ASBR ICEIPI 2022, 02 February 2023
* Author to whom correspondence should be addressed.
Females, as a minority group, experience social inequalities relative to males in most societies. Part of the inequalities originates from gender-stereotypical thoughts, which impose threats and anxiety on females, worsening their performances. The study aimed to investigate the relationship between the self-relevance level of the stereotypical traits and the performance improvement under the informing women about stereotype threat. Female participants finished a gender role orientation inventory and were exposed to gender stereotype threats before the two-dimensional mental orientation task. The performance of the task was measured by reaction time and the number of correct answers. The participants in the teaching-intervention condition were additionally informed that gender stereotype threat could interfere with their spatial performance. Results showed that women with female gender role orientation performed worse than those without. However, no relation between gender role orientation and teaching-intervention was found. The results suggest a potential problem under the two-dimensional mental rotation tasks and provide future studies with further suggestions.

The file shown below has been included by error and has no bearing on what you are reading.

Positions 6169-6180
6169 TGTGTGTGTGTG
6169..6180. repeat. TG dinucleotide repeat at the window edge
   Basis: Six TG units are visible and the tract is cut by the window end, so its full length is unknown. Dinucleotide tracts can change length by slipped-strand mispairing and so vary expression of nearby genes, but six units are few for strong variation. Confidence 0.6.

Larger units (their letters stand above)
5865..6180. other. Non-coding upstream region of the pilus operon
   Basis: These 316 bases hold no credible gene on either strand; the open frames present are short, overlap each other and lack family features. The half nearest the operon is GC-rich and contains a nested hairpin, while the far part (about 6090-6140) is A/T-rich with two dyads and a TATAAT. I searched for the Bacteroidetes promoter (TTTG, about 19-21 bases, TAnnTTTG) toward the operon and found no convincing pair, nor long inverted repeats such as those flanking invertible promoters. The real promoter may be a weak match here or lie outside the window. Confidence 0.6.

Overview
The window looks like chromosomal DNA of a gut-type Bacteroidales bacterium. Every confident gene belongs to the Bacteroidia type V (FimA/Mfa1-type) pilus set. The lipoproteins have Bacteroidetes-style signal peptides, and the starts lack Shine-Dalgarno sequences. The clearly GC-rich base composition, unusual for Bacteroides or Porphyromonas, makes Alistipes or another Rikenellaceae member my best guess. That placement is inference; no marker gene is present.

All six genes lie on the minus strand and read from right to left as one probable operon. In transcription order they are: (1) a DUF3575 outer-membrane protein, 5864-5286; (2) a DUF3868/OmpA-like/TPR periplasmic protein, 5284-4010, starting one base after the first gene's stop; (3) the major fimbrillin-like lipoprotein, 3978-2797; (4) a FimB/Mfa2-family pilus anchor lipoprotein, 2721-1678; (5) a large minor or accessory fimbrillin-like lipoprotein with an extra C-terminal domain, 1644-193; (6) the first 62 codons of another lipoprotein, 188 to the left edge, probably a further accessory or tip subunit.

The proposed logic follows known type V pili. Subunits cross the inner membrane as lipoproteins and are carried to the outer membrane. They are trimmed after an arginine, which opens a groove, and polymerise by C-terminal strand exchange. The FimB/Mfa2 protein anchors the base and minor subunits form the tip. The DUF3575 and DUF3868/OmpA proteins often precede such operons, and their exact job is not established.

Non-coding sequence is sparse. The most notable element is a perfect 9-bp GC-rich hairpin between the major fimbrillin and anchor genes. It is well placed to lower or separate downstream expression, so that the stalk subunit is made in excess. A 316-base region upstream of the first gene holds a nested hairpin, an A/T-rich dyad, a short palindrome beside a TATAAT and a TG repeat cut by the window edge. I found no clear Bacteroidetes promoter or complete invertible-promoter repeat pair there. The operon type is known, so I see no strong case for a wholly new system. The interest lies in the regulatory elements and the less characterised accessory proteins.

Gender Role Orientation, Priming, Gender Stereotypes, Mental Rotation, Gender Differences., Stereotype Threat
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The datasets used and/or analyzed during the current study will be available from the authors upon reasonable request.
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